Thursday, 26 February 2015

The second year BSc students went to Birmingham...

The second year students on the BSc Real Estate Management went on a field trip to Birmingham (England's second city?) for a series of presentations on the development of the city given by Craig Rowbottom, Senior Planning Office for Birmingham Planning Department and Carl Potter, Senior Director at GVA Birmingham, and two walking tours of the sites on which their coursework would be based. The students were provided with a series of questions about the sites to start them thinking...

The walking tours are detailed below with links to the development sites:

Walking Tour 1
Curzon Street - the planned location for the HS2 Curzon Station, and also home to Millennium Point, the Birmingham Science Museum, City Park and the Old Curzon Street Post Office.
Fazeley Street - part of the Birmingham City Centre Enterprise Zone including the Typhoo Wharf, Fazeley Studios and the Custard Factory.
Heath Mill Lane...

The crushed car wall on Heath Mill Lane - photo courtesy of

...and onto Digbeth High  Street, home of the old Birds Custard Factory.

Walking Tour 2
The Bull Ring - an important feature of Birimngham since the Middle Ages when a market was first held there. Now a major commercial centre and home to the Bullring shopping centre (redeveloped in 2003).
New Street Station - which is undergoing a massive redevelopment and onto Victoria Square, home to the Council House, the Town Hall and a rather magnificent piece of artwork (The River) known locally as 'the Floozie in the Jacuzzi'.
Chamberlain Square - which is undergoing major redevelopment (check the link for details) which links to Centenary Square, also about to be redeveloped (following a RIBA design competition) and the site of the new Library.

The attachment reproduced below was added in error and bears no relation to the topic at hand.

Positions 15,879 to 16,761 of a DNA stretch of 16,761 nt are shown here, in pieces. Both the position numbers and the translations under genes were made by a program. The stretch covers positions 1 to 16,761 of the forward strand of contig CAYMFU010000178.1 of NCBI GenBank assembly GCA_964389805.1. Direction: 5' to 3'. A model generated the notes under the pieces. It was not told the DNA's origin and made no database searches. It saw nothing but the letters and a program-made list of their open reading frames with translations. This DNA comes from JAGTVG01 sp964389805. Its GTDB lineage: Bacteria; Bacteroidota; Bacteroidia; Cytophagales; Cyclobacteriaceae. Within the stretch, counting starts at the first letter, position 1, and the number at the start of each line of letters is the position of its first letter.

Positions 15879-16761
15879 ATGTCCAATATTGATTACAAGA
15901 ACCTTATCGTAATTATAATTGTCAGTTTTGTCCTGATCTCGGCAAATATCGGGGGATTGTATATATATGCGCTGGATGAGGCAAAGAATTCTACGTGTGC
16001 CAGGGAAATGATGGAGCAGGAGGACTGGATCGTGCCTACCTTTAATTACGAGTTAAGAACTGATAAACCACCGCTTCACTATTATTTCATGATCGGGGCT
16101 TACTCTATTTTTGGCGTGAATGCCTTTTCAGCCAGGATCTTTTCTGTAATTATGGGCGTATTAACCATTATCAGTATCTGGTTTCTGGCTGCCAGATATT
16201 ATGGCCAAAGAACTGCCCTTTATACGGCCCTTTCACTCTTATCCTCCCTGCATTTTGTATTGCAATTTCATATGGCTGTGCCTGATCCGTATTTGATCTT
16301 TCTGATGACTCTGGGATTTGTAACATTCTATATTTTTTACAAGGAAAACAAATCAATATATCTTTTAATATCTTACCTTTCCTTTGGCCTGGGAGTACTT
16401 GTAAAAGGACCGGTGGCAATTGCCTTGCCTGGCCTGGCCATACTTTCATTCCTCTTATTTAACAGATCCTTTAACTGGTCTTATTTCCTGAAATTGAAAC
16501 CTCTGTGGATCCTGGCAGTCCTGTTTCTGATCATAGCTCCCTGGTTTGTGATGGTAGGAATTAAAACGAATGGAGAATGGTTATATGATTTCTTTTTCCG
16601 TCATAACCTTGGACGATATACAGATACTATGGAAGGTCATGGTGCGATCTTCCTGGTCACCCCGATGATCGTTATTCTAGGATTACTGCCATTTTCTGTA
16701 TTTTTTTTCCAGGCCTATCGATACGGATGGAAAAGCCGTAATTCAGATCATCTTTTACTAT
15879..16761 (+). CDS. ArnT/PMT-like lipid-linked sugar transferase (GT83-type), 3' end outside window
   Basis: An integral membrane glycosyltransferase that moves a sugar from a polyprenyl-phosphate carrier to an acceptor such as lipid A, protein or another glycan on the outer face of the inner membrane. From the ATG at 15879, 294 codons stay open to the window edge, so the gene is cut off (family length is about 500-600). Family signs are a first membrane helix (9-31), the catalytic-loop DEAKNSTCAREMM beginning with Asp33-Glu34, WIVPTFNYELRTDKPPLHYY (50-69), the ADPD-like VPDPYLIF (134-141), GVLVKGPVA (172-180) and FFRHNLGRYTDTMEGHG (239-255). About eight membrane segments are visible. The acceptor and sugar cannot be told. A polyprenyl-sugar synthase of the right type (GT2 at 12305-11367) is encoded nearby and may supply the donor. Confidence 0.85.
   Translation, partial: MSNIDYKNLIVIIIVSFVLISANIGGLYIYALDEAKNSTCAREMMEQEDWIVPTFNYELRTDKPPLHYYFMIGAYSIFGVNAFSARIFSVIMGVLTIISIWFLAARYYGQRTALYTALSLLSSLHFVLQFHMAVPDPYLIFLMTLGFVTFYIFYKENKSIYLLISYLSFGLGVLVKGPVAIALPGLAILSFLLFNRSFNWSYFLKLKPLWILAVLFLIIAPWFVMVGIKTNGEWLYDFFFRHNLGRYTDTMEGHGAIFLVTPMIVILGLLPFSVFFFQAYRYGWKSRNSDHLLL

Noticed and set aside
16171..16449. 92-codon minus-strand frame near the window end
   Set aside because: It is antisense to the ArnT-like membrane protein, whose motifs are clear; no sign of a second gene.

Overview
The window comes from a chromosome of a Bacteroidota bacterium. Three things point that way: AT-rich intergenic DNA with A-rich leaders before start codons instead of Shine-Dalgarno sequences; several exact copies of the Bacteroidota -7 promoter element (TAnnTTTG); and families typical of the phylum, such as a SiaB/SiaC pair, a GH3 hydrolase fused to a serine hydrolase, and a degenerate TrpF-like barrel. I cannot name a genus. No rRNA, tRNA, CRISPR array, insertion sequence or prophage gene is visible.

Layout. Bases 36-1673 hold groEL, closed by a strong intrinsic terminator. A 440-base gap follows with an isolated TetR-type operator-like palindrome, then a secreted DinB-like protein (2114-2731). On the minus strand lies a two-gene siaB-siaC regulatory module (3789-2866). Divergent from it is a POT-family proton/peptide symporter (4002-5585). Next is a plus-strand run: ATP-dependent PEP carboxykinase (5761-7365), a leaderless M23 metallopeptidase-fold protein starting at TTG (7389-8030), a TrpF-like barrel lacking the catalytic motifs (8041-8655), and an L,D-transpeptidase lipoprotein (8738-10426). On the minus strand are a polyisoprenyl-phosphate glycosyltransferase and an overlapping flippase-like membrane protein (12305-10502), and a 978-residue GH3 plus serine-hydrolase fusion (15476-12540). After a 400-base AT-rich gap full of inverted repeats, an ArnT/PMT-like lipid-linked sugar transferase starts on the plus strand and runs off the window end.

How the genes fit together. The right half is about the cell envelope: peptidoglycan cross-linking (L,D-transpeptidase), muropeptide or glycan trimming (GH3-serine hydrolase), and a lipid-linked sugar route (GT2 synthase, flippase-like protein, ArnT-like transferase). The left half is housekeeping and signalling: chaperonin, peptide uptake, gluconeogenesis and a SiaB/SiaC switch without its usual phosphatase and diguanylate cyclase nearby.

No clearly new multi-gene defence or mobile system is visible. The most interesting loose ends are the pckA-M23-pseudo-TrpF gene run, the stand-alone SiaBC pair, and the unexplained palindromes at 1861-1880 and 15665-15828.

Birmingham's new Central Library - image courtesy of

Brindley Place and Gas Street Basin were next on the tour - the heart of the UK's canal network and now home to a large mixed use development built on derelict land surrounding the canals and Gas Street Basin.
The Cube, Birmingham's iconic landmark was next and then a walk along the canal taking in the canal-side housing developments to The Mailbox - a redevelopment of the old Royal Mail sorting office and now one of the UK's largest mixed use buildings.

The students got back on the coach for a brief tour of the Jewellery Quarter - where The Prince's Foundation has worked closely with Birmingham City Council and Advantage West Midlands to regenerate the area as a mixed, sustainable and inclusive urban village. And a visit to the Urban Splash development at Fort Dunlop. Fort Dunlop is now a stunning office building which boasts a number of amazing and innovative features (such as a green roof), but when it first opened in 1917 it was the biggest factory in the world and it manufactured solid tyres for lorries. In the 1970s it was still the largest tyre factory outside of the USA, but with the increase in imported cars, large scale tyre production ceased in the 1980s. In 1999, Urban Splash acquired the building and surrounding land and breathed new life into the old buildings. Have a look at the Urban Splash website for the full story and some great images of the development.

So what do the students have to do with all the information they have collected? They have to suggest key design principles for the planned HS2 Curzon Station which they will present using a poster and face-to-face presentations to peers and staff. And also design a canal-side development scheme for the site known as Typhoo Basin (the old Typhoo Tea Warehouse on the Digbeth branch canal). They will be asked to present their proposals using a 3D SketchUp model embedded into a three minute marketing video.

For more information on the BSc Real Estate Management, take a look at our website.

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